patchadd [ -d ] [ -u ] [ -B backout_dir]

The patchadd command is described in Table 2.6.

Table 2.6. patchadd Command Options

Command Option



Does not create a backup of the files to be patched. The patch cannot be removed when this option has been used to install the patch. By default, patchadd saves a copy of all files being updated so that the patch can be removed if necessary. Do not use the -d option unless you're positive the patch has been tested.


Displays a list of the patches currently applied.


Installs the patch unconditionally, with file validation turned off. The patch is installed even if some of the files to be patched have been modified since their original installation.

-B <backout_dir>

Saves backout data to a directory other than the package database. Specify <backout_dir> as an absolute pathname.

-M <patch_dir> <patch_id>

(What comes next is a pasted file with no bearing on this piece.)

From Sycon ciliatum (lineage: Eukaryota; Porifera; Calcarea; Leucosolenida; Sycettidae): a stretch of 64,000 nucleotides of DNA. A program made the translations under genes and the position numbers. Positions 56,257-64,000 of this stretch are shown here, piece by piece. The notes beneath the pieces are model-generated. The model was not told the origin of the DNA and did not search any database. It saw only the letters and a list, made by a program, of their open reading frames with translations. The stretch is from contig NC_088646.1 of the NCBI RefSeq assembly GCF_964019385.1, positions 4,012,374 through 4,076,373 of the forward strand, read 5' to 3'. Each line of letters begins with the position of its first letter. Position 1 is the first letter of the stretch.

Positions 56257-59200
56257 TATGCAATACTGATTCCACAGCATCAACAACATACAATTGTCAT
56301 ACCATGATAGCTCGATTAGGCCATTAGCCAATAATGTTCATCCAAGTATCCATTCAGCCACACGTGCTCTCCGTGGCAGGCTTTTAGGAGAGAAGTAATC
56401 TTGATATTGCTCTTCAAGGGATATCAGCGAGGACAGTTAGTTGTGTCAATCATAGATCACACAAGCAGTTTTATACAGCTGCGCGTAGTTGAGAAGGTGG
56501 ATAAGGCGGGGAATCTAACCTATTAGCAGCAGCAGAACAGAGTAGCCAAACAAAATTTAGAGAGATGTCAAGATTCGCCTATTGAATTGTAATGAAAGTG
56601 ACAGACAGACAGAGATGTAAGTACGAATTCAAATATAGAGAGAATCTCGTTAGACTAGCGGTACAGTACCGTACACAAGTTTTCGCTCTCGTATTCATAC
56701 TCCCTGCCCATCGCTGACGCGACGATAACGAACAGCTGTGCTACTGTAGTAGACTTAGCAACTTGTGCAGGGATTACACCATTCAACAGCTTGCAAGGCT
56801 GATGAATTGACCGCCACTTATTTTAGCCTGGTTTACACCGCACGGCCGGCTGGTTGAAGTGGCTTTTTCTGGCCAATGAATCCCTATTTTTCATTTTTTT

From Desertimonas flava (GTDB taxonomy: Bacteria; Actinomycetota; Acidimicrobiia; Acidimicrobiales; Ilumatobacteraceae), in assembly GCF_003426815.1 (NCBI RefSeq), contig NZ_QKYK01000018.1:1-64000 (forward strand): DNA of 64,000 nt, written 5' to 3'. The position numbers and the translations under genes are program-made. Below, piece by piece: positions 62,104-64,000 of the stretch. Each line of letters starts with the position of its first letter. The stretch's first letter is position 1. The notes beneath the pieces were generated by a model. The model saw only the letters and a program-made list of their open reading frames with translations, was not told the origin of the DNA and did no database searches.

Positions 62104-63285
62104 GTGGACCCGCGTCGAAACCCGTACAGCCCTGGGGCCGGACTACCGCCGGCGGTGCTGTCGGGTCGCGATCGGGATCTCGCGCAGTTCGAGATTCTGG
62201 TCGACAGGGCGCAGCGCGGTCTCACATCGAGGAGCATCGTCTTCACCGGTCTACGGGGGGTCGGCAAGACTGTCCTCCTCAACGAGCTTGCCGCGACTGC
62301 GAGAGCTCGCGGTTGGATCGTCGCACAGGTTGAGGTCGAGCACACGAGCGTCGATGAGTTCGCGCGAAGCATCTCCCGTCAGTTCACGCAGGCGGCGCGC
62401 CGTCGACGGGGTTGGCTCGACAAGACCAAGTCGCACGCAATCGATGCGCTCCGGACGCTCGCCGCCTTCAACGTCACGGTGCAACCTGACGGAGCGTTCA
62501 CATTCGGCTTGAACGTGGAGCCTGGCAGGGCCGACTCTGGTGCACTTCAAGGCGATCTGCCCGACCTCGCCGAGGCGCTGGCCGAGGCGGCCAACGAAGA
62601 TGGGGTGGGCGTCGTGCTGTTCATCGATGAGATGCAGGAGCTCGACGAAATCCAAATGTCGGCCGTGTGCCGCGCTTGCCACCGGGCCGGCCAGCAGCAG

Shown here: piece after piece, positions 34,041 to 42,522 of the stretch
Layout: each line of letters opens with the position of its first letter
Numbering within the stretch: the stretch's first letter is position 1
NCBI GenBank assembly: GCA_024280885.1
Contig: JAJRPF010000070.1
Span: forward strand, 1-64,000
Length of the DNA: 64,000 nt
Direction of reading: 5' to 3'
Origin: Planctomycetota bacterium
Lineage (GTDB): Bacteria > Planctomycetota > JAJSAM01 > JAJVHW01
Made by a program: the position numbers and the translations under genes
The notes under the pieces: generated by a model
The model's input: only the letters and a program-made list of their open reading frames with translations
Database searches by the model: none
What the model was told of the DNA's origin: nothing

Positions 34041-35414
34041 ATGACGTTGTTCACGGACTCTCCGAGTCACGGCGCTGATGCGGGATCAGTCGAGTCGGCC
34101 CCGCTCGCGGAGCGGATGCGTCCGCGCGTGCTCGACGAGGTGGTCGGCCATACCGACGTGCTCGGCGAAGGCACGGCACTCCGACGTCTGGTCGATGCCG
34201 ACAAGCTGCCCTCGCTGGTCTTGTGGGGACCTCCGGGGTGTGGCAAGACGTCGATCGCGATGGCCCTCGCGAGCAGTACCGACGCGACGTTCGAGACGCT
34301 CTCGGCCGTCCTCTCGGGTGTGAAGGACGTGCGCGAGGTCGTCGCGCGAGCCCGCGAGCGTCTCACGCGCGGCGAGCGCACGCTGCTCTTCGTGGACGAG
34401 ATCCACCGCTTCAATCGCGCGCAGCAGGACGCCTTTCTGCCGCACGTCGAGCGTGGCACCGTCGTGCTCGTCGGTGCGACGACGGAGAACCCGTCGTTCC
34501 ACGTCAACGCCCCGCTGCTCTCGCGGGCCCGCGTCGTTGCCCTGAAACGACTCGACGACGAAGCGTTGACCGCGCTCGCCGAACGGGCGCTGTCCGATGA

Specifies the patches to be installed. Specify patches to the -M option by directory location and by patch number.


is the absolute pathname of the directory that contains the spooled patches. The <patch_id> is the patch number of a particular patch.

-M <patch_dir> <patch_file list>

Specifies the patches to be installed. Specify patches to the -M option by directory location and the name of a file containing a patch list. To use the directory location and a file containing a patch list, specify <patch_dir> as the absolute pathname of the directory containing the file with a list of patches to be installed. Specify <patch_list> as the name of the file containing the patches to be installed. See the example in the "Installing a Patch" section of this chapter.

-R <client_root_path>